Our most recent Storyline Webinar featured guest Steve Baker, a highly sought-after speaker and coach on open book management through The Great Game of Business. You can enjoy some webinar highlights below.

 How did a struggling artist become the public mouthpiece for an organization like the Great Game of Business? Steve Baker considers himself a poster child for the company, an example of the difference financial literacy can make in moving individuals out of meaningless drudgery and into meaningful, self-piloted work. In his opinion, there’s little that is more important than purposeful employment—especially given how little time we really have on this planet!


The story

When Steve left home for art school as a teenager, it began as an adventure. After a sheltered childhood, he dove into a new world and soon met Joanne, the speech pathology student who would later become his wife. In Steve’s opinion, that’s often how it goes. “You have a talent, you find love, and then you learn about life… and survival,” he laughs. “I don’t want other people to have to go through that particular step, the daily struggle for survival, for any longer than they have to. We all have to feel it and learn from it, but you don’t want to stay there.”

For Steve, the survival portion of his life arrived when his people skills and talent for art forced him into a career in sales. It wasn’t what he wanted, but for the sake of his bills he found his art relegated to freelance work in the evenings, while all day long he worked with companies whose goals were unclear beyond, “Sell more stuff people don’t really need!” And there he stayed until he was about 40, never quite building financial breathing room, and with the question always at the back of his ever-curious mind:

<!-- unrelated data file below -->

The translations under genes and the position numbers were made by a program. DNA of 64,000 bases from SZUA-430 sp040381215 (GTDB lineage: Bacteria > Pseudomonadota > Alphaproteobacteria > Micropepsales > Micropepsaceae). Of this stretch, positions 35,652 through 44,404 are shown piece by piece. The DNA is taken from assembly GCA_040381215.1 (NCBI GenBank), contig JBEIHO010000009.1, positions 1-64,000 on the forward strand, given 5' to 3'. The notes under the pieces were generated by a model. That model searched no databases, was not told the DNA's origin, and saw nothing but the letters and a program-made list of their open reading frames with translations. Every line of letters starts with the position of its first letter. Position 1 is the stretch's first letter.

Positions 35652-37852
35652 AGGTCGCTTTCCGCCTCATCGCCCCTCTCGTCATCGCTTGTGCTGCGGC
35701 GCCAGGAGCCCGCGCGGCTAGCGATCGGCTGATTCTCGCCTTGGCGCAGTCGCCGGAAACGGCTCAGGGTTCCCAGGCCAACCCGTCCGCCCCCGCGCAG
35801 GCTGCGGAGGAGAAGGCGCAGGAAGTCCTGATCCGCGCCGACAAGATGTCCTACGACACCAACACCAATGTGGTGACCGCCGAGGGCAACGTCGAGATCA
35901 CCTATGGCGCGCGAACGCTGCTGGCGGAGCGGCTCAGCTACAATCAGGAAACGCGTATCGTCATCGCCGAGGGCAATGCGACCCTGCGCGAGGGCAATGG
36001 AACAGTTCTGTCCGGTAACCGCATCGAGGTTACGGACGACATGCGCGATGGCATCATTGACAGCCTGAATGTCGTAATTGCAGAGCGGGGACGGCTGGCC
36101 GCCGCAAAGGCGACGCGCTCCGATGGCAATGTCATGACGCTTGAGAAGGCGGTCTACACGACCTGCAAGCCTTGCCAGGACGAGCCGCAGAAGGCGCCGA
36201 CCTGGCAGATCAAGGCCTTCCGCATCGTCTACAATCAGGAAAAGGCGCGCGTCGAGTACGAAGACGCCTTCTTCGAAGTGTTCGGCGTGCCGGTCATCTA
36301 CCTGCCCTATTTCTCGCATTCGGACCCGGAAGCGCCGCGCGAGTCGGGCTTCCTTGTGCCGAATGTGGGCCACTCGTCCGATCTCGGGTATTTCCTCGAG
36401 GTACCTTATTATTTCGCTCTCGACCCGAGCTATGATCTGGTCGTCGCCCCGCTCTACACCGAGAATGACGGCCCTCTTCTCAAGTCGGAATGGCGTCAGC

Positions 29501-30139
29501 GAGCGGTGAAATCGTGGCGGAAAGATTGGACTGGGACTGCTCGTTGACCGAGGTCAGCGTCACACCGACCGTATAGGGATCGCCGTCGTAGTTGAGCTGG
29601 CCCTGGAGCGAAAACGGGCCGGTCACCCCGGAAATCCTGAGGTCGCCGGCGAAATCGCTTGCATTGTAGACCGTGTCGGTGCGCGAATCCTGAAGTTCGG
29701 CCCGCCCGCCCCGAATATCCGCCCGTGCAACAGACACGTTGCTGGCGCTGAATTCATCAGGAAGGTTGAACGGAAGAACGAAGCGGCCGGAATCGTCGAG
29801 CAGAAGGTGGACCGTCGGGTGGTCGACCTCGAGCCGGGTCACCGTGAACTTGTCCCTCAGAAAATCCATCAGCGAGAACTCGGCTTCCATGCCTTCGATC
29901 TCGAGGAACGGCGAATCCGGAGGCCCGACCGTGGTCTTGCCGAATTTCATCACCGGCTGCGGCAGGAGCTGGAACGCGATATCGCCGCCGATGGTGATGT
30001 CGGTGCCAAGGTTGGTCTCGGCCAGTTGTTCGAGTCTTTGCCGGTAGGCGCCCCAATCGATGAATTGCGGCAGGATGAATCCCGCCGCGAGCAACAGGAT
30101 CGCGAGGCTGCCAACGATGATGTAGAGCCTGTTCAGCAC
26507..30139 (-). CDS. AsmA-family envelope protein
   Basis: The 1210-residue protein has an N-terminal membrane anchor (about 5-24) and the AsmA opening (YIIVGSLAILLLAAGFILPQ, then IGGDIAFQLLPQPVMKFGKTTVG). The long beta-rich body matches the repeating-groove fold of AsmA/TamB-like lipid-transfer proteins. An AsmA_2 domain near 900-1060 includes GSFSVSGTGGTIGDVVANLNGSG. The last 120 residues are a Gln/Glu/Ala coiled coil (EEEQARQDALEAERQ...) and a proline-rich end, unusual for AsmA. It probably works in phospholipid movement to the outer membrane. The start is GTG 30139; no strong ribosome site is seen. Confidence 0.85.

“What if there’s another way?”

Finally, he left the consumer goods market and started a consulting business, where he soon found himself in contact with Rich Armstrong at the Great Game of Business. In a lucky turn of events, he was quickly invited into the company and pulled into their mission of teaching others the secret language of money, that mysterious thing separating the haves and have-nots—a task Steve considered himself hugely underqualified for from the beginning. He quickly became a living, breathing example of the impact financial literacy education could have. 18 years later, Rich and Steve have formalized their gamified open book management methodology and written a book together, Steve has grown professionally and personally, and his greatest joy is in seeing how his own adult children are thriving financially and emotionally, with greater tools at their disposal than he ever had at their age.

The impact

Steve believes that money and knowledge are power, so he’s dedicated his life to doing the one thing he believes could help truly eliminate conflict and ease social woes around the world: teach others, and the next generation in particular, how money works and how to access the secret language and process of money management.

“It's not the government or academia or big non-profits that will change the world. It's what we do in our own small communities, where so much human potential is being wasted. We can help one another, and we can use money as a lever for good.”

In order to raise up and empower the next generation to tackle money in this way, Steve affirms, we have to treat them with respect and trust. Steve is enthusiastic about the entrepreneurial spirit he sees in so many millennials and Gen Zers, who aren't afraid to question systems, call for transparency and education, and break boundaries. He believes two steps are necessary to encourage promising members of the next generations as they move forward: 

1) Building their belief in calling - not just drudgery for the sake of a paycheck, not just "work," but a meaningful, world-changing calling that is personal to them and worth living into.

2) Giving them access to mentors who they can look up to and learn from.

What else makes a difference?

Steve is fueled and propelled forward by his love for his family, including the wife he is working hard to retire and the kids who are the most incredible legacy he could have imagined. He's also not shy about proclaiming the value of peer groups like Acumen, which he believes to be the single greatest catalyst for growth and learning when it comes to life and leadership. When you're looking for your "tribe," he asserts, it's less about finding a group that is like-minded and more about finding people who are like-hearted: driven by similar values and missions. While navigating life and seeking to lead in meaningful ways, nothing else makes quite as much of a difference as community. 

Want to dive in to Steve’s story more deeply? You can watch the full webinar recording here.